An organ donation foundation chief believes a positive increase in the number of Australian organ and tissue donors should not deflect attention from the country’s growing transplant waiting list.ESTELLE GRIEPINK January 30, 2014 6:51am
The Australia and New Zealand Organ Donation Registry said Australia achieved its highest-ever rate of organ donation last year.
There were 1122 transplant recipients and 391 organ donors, which represented an organ donor increase of 10 per cent from 2012 to last year, and 58 per cent since 2009.
Zaidee’s Rainbow Foundation chief executive Allan Turner said there was still an urgent need for donors, despite the figures.
‘‘It is a positive result, but it’s still short of the world’s best practice. We’ve still got a very long way to go as a country,’’ Mr Turner said.
International rankings put Australia in 21st place for organ donation, compared to world leader Spain, which is followed by France, the United States and the United Kingdom.
Zaidee’s Rainbow Foundation is aiming to get Australia into the top 10 within the next decade.
‘‘It’s a disgraceful figure to have as a modern society,’’ Mr Turner said.
‘‘We’ve got a hell of a way to go if we want to make it to the top 10.’’
Mr Turner urged people to remember the number of patients who were still waiting for organ and tissue transplants.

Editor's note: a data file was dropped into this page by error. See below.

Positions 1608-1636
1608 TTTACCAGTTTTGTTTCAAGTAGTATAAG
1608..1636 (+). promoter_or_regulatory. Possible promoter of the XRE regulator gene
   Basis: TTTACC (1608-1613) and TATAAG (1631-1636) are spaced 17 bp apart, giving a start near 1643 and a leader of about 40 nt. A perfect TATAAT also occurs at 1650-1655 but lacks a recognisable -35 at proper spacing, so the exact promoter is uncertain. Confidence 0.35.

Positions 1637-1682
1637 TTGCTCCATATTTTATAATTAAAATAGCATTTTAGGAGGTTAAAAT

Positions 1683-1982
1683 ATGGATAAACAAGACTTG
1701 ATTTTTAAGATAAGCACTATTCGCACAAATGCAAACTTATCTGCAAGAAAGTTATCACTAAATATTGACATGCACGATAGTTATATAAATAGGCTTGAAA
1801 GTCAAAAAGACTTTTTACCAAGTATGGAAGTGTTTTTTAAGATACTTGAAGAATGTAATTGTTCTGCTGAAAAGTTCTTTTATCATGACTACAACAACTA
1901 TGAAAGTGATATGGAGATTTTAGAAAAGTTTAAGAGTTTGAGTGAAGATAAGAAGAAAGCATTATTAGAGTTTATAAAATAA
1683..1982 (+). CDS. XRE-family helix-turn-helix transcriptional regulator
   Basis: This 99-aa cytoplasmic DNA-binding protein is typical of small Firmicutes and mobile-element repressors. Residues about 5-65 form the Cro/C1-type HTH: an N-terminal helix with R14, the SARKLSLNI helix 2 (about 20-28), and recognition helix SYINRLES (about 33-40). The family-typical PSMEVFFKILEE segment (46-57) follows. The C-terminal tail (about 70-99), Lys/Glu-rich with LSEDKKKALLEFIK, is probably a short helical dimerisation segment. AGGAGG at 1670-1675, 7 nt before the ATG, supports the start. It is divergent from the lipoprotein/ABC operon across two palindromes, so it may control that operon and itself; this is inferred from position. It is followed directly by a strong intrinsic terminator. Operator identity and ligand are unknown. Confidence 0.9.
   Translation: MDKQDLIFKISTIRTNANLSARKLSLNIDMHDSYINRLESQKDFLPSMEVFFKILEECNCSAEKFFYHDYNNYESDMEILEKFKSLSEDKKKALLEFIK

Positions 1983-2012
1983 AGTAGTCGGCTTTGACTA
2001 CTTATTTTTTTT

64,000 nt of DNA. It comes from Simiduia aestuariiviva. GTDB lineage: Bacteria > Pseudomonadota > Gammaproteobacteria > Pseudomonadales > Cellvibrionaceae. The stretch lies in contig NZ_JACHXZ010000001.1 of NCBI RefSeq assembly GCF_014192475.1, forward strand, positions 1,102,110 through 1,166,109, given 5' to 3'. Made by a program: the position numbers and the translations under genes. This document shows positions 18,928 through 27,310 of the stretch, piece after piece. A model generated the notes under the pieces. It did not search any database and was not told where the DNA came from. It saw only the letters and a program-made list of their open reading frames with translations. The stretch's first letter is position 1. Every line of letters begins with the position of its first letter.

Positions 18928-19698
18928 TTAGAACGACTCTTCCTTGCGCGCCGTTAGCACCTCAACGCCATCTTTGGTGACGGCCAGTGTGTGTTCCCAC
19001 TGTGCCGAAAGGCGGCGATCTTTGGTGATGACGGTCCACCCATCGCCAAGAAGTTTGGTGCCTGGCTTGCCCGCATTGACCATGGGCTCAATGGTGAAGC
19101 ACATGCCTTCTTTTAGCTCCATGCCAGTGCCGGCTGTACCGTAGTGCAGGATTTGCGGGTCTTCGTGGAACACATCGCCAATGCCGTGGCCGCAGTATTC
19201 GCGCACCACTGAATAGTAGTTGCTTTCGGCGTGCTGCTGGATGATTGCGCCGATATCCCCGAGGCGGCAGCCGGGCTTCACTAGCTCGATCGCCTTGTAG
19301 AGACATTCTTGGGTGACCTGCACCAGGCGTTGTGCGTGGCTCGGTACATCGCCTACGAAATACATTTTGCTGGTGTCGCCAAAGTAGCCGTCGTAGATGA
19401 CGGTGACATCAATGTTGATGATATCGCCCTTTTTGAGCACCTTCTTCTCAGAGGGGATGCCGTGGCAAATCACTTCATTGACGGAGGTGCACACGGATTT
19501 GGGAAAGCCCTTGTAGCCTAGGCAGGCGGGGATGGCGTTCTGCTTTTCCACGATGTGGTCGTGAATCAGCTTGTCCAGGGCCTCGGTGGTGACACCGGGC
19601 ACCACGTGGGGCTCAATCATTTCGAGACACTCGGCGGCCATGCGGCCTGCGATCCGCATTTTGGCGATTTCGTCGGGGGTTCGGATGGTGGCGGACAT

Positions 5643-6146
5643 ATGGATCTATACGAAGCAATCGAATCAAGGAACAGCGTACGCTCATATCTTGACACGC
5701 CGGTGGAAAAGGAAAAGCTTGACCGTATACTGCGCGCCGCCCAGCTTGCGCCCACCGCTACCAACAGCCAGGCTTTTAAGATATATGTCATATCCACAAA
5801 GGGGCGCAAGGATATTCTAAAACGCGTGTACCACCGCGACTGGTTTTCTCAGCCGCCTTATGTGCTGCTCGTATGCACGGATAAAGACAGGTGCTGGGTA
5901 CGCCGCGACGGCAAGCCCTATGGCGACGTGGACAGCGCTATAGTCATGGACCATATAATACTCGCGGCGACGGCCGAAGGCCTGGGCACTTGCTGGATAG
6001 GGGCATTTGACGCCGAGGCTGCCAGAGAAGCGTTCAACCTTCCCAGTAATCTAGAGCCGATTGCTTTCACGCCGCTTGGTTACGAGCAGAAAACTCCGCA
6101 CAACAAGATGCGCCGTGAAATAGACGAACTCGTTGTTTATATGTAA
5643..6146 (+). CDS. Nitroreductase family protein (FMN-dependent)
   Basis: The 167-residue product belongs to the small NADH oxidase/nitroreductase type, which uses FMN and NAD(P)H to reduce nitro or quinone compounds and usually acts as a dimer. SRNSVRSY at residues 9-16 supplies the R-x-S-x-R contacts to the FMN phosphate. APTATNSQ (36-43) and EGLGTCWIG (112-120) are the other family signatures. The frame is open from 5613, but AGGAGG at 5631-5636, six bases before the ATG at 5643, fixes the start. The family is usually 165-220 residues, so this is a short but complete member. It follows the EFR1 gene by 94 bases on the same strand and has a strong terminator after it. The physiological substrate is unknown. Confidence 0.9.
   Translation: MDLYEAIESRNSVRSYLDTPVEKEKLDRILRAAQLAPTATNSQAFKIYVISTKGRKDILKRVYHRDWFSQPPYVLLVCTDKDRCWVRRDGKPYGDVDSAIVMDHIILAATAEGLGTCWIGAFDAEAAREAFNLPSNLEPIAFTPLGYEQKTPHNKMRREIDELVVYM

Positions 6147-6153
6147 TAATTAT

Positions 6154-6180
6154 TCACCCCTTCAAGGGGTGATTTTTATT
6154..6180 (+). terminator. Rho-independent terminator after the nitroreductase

His daughter Zaidee’s organs and tissues improved the lives of seven people when they were donated after she died in 2004.
The Orrvale Primary School student, 7, was the only Victorian under the age of 16 to donate that year.
‘‘It’s great to have 391 donors, but that doesn’t help the 1600 patients who are waiting. The list is increasing, not decreasing,’’ he said.
‘‘There are 50-plus children currently waiting for a transplant and about half of those will die waiting in the next 12 months.’’
State Member for Shepparton Jeanette Powell urged families to talk about organ and tissue donation.
‘‘To optimise every potential organ and tissue donor, we need to have the chat with our family members so we know each other’s donation decision,’’ Mrs Powell said.
‘‘Having the chat can make a life-saving difference to people waiting for a transplant. It can be the difference between seeing and being blind, mobility and never walking again.’’
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